Sunday, October 19, 2014

The Sphinx Unearthed!

By Lars Trodson

It's true.

A team of esteemed archeaologists have spent years unearthing one of man's greatest and most mysterious treasures, the ancient Sphinx. The find has been soberly reported in major newspapers and and science journals this past week.

Only this Sphinx is the one that was built for Cecil B. DeMille's first version of "The Ten Commandments," which was made some 90 years ago in the ancient, mysterious town of Los Angeles. It's made of plaster and is in rough shape, being buried in sand and all (see: Original Sphinx.) But these scientists have brought it above ground, and the old artifact can now be seen by grateful future generations. It was, just as an aside, one of 23 Sphinxes built for the movie.

This is like the ne plus ultra of meta stories, if that is even possible. The fake world is now referencing the real world, which is referencing the fake world, or...

This much-newer Sphinx is also yielding treasures from its insides, just like the ancient pyramids. The archaeologists have found old tobacco tins and cough syrup bottles, which probably held something a little livelier in those dark days of Prohibition.

The whole episode is perfect fodder for an epic Hollywood satire. Can you imagine the egomaniacal lead archaeologist (I'm not saying there is one in real life) acting as though he had found something just as important as the real Sphinx? And can you imagine him clashing with the egomaniacal documentary film-maker recording the historic event?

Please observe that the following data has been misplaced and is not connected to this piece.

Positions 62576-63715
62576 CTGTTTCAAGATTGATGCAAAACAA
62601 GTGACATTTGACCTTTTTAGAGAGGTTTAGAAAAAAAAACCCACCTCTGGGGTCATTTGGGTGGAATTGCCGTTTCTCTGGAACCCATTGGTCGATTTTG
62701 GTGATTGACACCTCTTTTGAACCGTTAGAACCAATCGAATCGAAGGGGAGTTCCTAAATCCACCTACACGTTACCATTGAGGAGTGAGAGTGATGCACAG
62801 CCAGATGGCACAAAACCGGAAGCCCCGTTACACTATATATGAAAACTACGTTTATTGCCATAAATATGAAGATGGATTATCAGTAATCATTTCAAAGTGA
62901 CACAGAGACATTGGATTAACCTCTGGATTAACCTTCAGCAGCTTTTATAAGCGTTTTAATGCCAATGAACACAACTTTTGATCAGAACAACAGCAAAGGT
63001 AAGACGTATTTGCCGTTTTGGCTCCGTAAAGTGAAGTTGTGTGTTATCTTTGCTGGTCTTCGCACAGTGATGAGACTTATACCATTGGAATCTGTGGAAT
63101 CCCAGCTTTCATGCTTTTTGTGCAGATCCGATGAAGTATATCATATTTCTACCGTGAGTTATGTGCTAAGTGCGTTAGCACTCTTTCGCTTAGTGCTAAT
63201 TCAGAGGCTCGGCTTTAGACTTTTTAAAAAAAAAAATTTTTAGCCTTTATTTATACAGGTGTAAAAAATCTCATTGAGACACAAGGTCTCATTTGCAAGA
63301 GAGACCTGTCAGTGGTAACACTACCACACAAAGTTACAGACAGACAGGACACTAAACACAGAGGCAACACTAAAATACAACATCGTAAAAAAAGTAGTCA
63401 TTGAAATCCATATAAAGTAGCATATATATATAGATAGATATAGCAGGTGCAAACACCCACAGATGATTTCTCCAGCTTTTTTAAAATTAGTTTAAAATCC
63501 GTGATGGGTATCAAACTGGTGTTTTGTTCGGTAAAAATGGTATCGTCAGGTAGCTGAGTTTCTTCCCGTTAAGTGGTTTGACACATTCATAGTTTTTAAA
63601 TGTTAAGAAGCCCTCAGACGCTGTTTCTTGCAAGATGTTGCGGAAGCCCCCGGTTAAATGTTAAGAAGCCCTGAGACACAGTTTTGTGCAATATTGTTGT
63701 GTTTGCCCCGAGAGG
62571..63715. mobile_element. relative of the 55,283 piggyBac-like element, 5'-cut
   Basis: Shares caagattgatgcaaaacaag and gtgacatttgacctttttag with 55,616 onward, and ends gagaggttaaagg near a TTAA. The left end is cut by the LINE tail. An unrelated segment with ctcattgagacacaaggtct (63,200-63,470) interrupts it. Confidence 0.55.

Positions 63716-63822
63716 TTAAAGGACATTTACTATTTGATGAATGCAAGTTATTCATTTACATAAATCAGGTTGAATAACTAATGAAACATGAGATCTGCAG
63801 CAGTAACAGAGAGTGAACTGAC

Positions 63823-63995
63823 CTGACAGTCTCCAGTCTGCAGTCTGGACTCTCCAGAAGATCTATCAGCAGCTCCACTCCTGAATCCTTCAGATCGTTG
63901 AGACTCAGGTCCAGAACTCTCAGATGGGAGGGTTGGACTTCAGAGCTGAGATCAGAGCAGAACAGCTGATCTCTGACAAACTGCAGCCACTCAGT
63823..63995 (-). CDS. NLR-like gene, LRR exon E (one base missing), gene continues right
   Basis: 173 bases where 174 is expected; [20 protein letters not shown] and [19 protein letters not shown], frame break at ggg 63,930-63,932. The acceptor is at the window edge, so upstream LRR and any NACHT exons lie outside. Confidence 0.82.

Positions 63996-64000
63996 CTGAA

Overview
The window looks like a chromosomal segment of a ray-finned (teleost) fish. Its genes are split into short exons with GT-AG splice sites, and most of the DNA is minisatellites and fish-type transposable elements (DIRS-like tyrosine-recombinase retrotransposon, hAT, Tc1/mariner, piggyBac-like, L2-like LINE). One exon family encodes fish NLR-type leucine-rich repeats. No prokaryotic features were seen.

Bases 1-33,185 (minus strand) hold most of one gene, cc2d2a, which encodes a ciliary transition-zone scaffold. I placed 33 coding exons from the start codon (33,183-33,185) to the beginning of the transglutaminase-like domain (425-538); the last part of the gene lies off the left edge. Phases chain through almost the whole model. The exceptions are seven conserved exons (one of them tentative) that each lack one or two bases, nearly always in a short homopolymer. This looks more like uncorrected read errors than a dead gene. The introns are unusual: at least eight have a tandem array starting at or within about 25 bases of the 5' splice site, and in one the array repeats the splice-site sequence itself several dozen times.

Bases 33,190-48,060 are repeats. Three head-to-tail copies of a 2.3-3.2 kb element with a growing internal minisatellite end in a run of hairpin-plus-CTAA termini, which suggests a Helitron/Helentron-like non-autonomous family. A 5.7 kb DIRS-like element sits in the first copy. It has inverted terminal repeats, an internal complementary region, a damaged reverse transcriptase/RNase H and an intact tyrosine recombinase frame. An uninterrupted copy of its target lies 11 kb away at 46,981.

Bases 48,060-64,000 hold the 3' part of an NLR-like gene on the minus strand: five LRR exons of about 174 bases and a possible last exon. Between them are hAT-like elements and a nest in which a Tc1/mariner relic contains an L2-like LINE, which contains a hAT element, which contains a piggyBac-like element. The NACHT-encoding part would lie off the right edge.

An epic clash of egos over a plaster cat with a pharoah's face! It's great!

Read the story of the unearthing of the treasure here: http://bit.ly/1FhgNTR


Sunday, October 5, 2014

Running the Empire



By Lars Trodson

I spent this past season as the manager of The Empire Theater, on Block Island, Rhode Island. The theater has a beautiful dark wood interior. There are two huge posters, one on each side of the screen, advertising live theatrical productions that were performed at the theater in the early 1900s, before the place started to show movies. There is a ticket booth that will conjure images of Fortune Tellers on Coney Island, and a concession stand that consists of one popcorn machine, a soda dispenser with no ice, and a glass candy display case that was built in Philadelphia in 1882 — the year the theater was first built as a roller skating rink. If you want espresso, green tea, or cheese nachos with your movie, then you’ll have to head to the mainland. 

The Empire only shows one film at a time, something that’s always clearly stated on the big marquee outside the theater, but no one reads any more. People ask if they should go left or right to see the movie they just paid for (there are two entrances to the one screen). And, yes, you have to pay in cash. More than one customer has left a down payment (completely unnecessary) as they run off to the nearest ATM machine in order to get enough cash to pay for their bloc of tickets.

Sunday, July 27, 2014

Richard Schickel's "The Stars"


By Lars Trodson